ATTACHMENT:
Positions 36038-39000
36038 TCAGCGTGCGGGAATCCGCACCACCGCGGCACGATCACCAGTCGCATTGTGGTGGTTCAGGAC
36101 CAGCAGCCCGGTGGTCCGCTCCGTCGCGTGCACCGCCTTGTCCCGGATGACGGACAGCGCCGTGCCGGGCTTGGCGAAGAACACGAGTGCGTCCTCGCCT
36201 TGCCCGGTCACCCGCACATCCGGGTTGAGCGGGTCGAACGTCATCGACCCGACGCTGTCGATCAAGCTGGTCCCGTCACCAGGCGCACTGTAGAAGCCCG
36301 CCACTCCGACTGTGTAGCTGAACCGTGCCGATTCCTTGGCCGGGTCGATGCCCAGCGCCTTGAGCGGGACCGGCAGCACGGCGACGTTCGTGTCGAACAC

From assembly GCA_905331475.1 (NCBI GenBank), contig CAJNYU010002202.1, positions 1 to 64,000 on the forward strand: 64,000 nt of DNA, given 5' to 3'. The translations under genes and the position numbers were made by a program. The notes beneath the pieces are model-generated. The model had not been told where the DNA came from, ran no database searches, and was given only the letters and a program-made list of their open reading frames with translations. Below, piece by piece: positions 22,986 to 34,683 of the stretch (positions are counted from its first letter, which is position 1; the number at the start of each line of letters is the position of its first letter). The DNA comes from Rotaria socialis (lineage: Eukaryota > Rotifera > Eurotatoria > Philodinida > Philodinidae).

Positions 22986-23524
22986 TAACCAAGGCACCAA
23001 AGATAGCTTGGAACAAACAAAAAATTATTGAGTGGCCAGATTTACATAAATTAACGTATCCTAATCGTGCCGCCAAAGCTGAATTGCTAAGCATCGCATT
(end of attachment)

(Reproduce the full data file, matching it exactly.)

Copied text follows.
Positions 36038-39000
36038 TCAGCGTGCGGGAATCCGCACCACCGCGGCACGATCACCAGTCGCATTGTGGTGGTTCAGGAC
36101 CAGCAGCCCGGTGGTCCGCTCCGTCGCGTGCACCGCCTTGTCCCGGATGACGGACAGCGCCGTGCCGGGCTTGGCGAAGAACACGAGTGCGTCCTCGCCT
36201 TGCCCGGTCACCCGCACATCCGGGTTGAGCGGGTCGAACGTCATCGACCCGACGCTGTCGATCAAGCTGGTCCCGTCACCAGGCGCACTGTAGAAGCCCG
36301 CCACTCCGACTGTGTAGCTGAACCGTGCCGATTCCTTGGCCGGGTCGATGCCCAGCGCCTTGAGCGGGACCGGCAGCACGGCGACGTTCGTGTCGAACAC

From assembly GCA_905331475.1 (NCBI GenBank), contig CAJNYU010002202.1, positions 1 to 64,000 on the forward strand: 64,000 nt of DNA, given 5' to 3'. The translations under genes and the position numbers were made by a program. The notes beneath the pieces are model-generated. The model had not been told where the DNA came from, ran no database searches, and was given only the letters and a program-made list of their open reading frames with translations. Below, piece by piece: positions 22,986 to 34,683 of the stretch (positions are counted from its first letter, which is position 1; the number at the start of each line of letters is the position of its first letter). The DNA comes from Rotaria socialis (lineage: Eukaryota > Rotifera > Eurotatoria > Philodinida > Philodinidae).

Positions 22986-23524
22986 TAACCAAGGCACCAA
23001 AGATAGCTTGGAACAAACAAAAAATTATTGAGTGGCCAGATTTACATAAATTAACGTATCCTAATCGTGCCGCCAAAGCTGAATTGCTAAGCATCGCATT